Pulmonary Manifestations of Systemic Disease: Student/Resident Case Report Poster - Pulmonary Manifestations of Systemic Disease II |

Pleural Effusion as a Rare Presentation of T-Cell Prolymphocytic Leukemia (T-PLL) FREE TO VIEW

Alyssa Ralph, MD; Bianka Eperjesiova, MD; Arvey Stone, MD
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Lutheran General Hospital, Chicago, IL

Copyright 2016, American College of Chest Physicians. All Rights Reserved.

Chest. 2016;150(4_S):1094A. doi:10.1016/j.chest.2016.08.1201
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SESSION TITLE: Student/Resident Case Report Poster - Pulmonary Manifestations of Systemic Disease II

SESSION TYPE: Student/Resident Case Report Poster

PRESENTED ON: Tuesday, October 25, 2016 at 01:30 PM - 02:30 PM

INTRODUCTION: T-cell Prolymphocytic Leukemia (T-PLL) is a rare post-thymic malignancy which comprises two percent of mature lymphoid malignancies1. It is a very aggressive disease with minimal response to conventional chemotherapy and a median survival of approximately seven months2. Common presentations include hepatosplenomegaly (40-73%), lymphadenopathy (53%) or cutaneous lesions (23%)2. Given the aggressive nature of this disease, prompt recognition and diagnosis is required to reduce mortality. We present a case of a 63 year old male who presented with pleural effusion and was subsequently diagnosed with T-PLL.

CASE PRESENTATION: A 63 year-old male with no past medical history presented with non-exertional dyspnea and mild non-productive cough of 2 weeks duration. Initial exam was pertinent for hypoxemia, decreased breath sounds and end expiratory wheezing in right lung fields, abdominal distension, splenomegaly, and axillary lymphadenopathy. CBC revealed leukocytosis of 196,000/mcL with 86% lymphocytes. Peripheral smear revealed cytoplasmic blebs. CXR and CT of chest showed large right pleural effusion. Thoracentesis removed a total of 4L. The fluid analysis was consistent with an exudative effusion with a nucleated cell count of 36,967/mcL and 89% lymphocytes. Flow cytometry and bone marrow analysis supported a diagnosis of T-PLL. He was started on treatment with alemtuzumab.

DISCUSSION: T-cell Prolymphocytic Leukemia is a rare post-thymic malignancy comprising two percent of all mature lymphoid malignancies1. It is an aggressive disease with rapid progression and short median survival2. Prompt recognition and correct diagnosis are therefore essential to reduce mortality. The rarity of this disease makes recognition difficult. Pleural effusion is an uncommon presentation of this disease but should be considered in patients who present with lymphocyte predominant pleural effusion and associated lymphadenopathy and leukocytosis2.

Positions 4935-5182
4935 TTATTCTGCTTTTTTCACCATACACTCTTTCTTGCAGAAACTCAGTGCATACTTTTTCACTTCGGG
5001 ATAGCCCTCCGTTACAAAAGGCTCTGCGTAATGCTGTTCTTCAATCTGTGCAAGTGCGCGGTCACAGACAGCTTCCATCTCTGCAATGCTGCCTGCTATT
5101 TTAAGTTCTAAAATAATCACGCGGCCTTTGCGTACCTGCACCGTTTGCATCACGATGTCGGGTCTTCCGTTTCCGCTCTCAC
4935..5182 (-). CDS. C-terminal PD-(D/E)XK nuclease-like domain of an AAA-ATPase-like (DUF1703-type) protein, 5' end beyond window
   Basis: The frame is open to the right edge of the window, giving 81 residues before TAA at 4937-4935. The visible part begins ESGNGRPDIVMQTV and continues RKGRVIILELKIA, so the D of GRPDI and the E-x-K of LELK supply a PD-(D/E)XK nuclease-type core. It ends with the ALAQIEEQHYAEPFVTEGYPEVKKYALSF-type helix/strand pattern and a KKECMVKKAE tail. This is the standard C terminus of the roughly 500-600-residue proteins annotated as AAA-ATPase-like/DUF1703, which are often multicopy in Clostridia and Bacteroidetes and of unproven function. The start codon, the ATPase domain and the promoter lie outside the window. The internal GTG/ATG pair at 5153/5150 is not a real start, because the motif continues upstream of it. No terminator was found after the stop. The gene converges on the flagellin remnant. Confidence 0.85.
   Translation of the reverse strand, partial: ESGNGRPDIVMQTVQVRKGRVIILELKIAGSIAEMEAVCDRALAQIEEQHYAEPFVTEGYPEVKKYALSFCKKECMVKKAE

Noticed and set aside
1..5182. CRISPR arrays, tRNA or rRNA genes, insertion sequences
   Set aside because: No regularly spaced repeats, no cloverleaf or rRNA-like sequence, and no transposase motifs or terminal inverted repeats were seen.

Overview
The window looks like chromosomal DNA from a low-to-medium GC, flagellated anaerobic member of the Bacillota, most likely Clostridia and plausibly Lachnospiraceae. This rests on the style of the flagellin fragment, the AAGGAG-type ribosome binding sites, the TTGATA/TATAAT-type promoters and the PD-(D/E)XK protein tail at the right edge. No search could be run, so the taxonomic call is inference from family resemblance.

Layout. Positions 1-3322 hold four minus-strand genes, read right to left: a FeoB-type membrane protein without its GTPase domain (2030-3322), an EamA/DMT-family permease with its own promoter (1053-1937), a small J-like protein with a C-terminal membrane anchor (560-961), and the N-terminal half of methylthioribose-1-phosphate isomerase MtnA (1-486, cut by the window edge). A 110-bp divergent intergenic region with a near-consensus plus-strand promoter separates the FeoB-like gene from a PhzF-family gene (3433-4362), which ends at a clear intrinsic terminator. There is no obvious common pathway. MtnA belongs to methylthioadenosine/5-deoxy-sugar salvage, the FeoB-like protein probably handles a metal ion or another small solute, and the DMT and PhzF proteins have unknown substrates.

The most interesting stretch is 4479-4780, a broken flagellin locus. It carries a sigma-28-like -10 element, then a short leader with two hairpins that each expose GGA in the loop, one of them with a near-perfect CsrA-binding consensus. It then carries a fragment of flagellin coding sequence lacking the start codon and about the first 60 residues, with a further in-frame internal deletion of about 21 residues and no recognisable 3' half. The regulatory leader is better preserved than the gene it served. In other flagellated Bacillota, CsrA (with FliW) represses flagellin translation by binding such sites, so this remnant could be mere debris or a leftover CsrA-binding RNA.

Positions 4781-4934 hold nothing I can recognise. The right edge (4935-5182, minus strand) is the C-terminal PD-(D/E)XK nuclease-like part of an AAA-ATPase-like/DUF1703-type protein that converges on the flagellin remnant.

CONCLUSIONS: 1. This case illustrates pleural effusion as a rare presentation of T-cell Prolymphocytic Leukemia. 2. T-PLL is important to consider in the presentation of pleural effusion in the context of lymphadenopathy and leukocytosis. 3. Prompt pleural effusion analysis and cytology interpretation are essential in order to prevent a missed diagnosis.

Reference #1: Swerdlow, S. H., Campo E., Harris N. L., World Health Organization Classification of Tumours of Haematopoietic and Lymphoid Tissues. Lyon: IARC Press; 2008.

Reference #2: Matutes E., Brito-Babapulle V., Swansbury J., et al. Clinical and laboratory features of 78 cases of T-prolymphocytic leukemia. Blood 1991;78:3269-74.

Reference #3: Graham, R. L., Cooper, B., & Krause, J. R. (2013). T-cell prolymphocytic leukemia. Proceedings (Baylor University. Medical Center), 26(1), 19-21.

DISCLOSURE: The following authors have nothing to disclose: Alyssa Ralph, Bianka Eperjesiova, Arvey Stone

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